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What Are Comparable Sales: How They Are Used in Appraising Your Home

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What is your home worth? What are comparable sales? How are they used in appraising your home? We are often asked these questions, and the answers are relatively simple. Fundamentally, the value of your home can be appraised or estimated by checking out the selling prices of other houses in the neighborhood. Houses of similar size in the same neighborhood should sell for similar prices, with some adjustment made for condition, decor and so on.

Homes that are similar in area and construction, number of rooms and bathrooms, garage space and lot size should sell for approximately the same price. This is particularly the case if your home is one of many in an area where all the houses were built to the same general specification. All that distinguishes them would be interior and exterior décor.

When comparing homes in this way, there are certain standards used to ensure a close relationship with comparable sales in your neighborhood. Appraisers now tend to use the prices paid for homes in a particular area over the past three months. There has been too much variability in house prices over the past few years for a longer time frame to be useful.

The area in question should be within about a half-mile of the home being appraised, or even closer if possible. Houses should also be of a similar age, similar lot size and similar floor area. Location is very important, and home set in secluded area will be expected to sell for more than one more affected by road traffic.

How Are Comparable Prices Determined?

Obviously, an appraiser does not go around knocking on doors asking how much recent buyers paid for their homes! A real estate agent has recourse to two major publications offering details of comparable sales: the public record and the Multiple Listing Service.

The Public Record

When a home passes hands, the deed details are usually recorded in the office of the county recorder. An estate agent can access these records via title insurance companies who sell insurance against loss due to defects in the title of a home. However, the information provided from the public record is often at least 8 weeks old. When taken in conjunction with an escrow period, typically a month or more, then the information is outside the ideal three month period.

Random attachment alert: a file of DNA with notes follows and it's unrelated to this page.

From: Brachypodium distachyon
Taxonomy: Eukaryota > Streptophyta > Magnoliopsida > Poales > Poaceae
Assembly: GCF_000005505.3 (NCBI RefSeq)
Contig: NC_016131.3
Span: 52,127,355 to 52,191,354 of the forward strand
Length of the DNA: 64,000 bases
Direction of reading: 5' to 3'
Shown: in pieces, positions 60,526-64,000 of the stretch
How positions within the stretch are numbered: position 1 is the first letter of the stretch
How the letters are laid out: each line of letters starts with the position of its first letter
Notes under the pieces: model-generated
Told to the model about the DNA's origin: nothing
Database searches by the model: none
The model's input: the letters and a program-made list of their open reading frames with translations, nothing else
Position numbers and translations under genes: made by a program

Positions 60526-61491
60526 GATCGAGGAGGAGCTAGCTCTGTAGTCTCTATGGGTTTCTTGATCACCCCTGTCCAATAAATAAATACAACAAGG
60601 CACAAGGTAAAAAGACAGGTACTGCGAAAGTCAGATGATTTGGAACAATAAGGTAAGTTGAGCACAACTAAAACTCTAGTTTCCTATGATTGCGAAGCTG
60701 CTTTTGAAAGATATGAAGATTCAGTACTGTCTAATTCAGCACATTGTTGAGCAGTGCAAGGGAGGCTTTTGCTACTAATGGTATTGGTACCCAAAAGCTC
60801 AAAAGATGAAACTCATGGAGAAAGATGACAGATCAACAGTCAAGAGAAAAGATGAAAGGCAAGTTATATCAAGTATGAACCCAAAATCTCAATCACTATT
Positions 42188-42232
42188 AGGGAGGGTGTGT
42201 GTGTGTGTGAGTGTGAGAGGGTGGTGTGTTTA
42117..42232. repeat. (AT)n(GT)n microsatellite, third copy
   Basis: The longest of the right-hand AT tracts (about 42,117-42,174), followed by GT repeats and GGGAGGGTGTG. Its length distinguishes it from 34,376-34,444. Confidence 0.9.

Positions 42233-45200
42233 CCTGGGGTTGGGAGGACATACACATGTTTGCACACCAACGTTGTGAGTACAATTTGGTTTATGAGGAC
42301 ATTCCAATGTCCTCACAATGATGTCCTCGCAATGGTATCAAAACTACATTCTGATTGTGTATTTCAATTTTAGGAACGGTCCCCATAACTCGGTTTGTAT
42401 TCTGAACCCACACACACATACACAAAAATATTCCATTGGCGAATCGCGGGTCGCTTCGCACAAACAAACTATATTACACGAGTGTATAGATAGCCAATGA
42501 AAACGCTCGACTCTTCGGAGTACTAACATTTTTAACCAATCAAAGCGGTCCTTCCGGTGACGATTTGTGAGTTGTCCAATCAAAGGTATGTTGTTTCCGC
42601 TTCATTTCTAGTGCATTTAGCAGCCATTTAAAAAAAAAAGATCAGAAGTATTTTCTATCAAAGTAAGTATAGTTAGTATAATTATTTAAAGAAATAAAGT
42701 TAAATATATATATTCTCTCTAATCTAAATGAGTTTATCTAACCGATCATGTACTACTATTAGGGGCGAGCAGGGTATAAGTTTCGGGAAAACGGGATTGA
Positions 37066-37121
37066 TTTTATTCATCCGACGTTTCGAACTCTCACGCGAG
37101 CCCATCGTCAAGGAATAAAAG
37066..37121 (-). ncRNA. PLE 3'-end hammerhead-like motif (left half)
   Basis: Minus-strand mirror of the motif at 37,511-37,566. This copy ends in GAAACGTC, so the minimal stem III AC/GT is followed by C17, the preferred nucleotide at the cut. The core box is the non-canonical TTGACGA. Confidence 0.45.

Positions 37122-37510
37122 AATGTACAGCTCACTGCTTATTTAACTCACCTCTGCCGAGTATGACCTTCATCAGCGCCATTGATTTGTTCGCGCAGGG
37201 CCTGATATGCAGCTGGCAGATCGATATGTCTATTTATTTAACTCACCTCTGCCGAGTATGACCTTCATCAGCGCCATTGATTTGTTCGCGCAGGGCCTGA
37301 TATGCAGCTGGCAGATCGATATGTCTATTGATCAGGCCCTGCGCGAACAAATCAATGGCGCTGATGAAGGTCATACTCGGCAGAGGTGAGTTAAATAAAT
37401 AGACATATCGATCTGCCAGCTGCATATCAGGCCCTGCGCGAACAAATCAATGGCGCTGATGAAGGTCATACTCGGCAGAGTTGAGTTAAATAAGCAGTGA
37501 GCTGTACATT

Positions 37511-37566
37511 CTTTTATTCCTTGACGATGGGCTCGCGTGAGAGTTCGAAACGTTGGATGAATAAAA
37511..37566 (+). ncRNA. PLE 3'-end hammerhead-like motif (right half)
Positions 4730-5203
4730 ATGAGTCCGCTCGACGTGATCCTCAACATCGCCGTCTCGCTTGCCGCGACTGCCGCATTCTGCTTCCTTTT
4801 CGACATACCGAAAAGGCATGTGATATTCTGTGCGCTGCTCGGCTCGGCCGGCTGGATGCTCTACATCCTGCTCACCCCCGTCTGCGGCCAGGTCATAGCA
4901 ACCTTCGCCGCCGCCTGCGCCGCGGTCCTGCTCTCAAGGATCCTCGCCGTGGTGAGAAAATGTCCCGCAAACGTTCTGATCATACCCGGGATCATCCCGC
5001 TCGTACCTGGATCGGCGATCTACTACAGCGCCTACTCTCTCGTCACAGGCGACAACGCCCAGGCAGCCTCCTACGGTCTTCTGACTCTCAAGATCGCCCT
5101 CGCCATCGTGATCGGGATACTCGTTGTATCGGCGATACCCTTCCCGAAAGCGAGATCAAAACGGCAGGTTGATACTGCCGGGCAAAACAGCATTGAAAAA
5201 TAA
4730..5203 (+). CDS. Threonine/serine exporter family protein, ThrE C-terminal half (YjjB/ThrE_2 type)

The Multiple Listing Service

This is a private service used by Realtors to list real estate that is for sale. After a sale, the selling price is added to the listing for that property. This provides more up to date comparable sales information than the public record, and is available to Realtors who are members of the Listing Service.

Pending Sale Information

Because of the need for as fresh data as possible, Realtors sometimes have access to a service even more up to date than the Multiple Listing Service. Generally, once a home has been sold, it is classed as a ‘pending sale.’ This means the selling price is not listed until the sale has been closed. However, real estate agents can often discover the selling price by word of mouth by talking to other agents, and it is not uncommon for the sales price to be posted internally in the agency office.

When selling your own home, or considering making an offer for a particular home, comparable sales can give you an idea what to ask for or what to offer. You do not want to offer too much if other homes of the same size, type and location are selling for less. You cannot do this effectively yourself, and a financial advisor can help you by putting you in touch with an appraiser who will ultimately inform you of the true worth of your current or intended home based upon the prices recently paid for similar homes in the same area.

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